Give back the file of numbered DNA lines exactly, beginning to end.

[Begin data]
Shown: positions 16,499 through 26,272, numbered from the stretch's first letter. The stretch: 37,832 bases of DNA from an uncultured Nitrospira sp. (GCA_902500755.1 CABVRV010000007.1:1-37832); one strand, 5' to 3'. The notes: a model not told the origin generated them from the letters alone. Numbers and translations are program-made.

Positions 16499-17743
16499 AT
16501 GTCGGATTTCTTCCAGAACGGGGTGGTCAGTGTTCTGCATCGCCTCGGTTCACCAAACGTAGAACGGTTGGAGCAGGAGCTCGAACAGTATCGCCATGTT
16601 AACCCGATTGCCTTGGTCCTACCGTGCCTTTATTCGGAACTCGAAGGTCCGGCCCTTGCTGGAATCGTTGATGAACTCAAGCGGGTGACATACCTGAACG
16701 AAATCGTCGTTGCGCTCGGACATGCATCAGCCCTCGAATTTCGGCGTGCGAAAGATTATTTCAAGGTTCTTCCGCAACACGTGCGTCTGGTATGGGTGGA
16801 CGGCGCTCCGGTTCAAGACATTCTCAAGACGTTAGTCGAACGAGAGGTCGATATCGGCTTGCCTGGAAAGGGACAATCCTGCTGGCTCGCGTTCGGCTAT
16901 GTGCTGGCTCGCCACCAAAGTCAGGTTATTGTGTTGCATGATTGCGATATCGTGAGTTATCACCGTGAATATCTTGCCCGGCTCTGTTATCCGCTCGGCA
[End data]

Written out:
Shown: positions 16,499 through 26,272, numbered from the stretch's first letter. The stretch: 37,832 bases of DNA from an uncultured Nitrospira sp. (GCA_902500755.1 CABVRV010000007.1:1-37832); one strand, 5' to 3'. The notes: a model not told the origin generated them from the letters alone. Numbers and translations are program-made.

Positions 16499-17743
16499 AT
16501 GTCGGATTTCTTCCAGAACGGGGTGGTCAGTGTTCTGCATCGCCTCGGTTCACCAAACGTAGAACGGTTGGAGCAGGAGCTCGAACAGTATCGCCATGTT
16601 AACCCGATTGCCTTGGTCCTACCGTGCCTTTATTCGGAACTCGAAGGTCCGGCCCTTGCTGGAATCGTTGATGAACTCAAGCGGGTGACATACCTGAACG
16701 AAATCGTCGTTGCGCTCGGACATGCATCAGCCCTCGAATTTCGGCGTGCGAAAGATTATTTCAAGGTTCTTCCGCAACACGTGCGTCTGGTATGGGTGGA
16801 CGGCGCTCCGGTTCAAGACATTCTCAAGACGTTAGTCGAACGAGAGGTCGATATCGGCTTGCCTGGAAAGGGACAATCCTGCTGGCTCGCGTTCGGCTAT
16901 GTGCTGGCTCGCCACCAAAGTCAGGTTATTGTGTTGCATGATTGCGATATCGTGAGTTATCACCGTGAATATCTTGCCCGGCTCTGTTATCCGCTCGGCA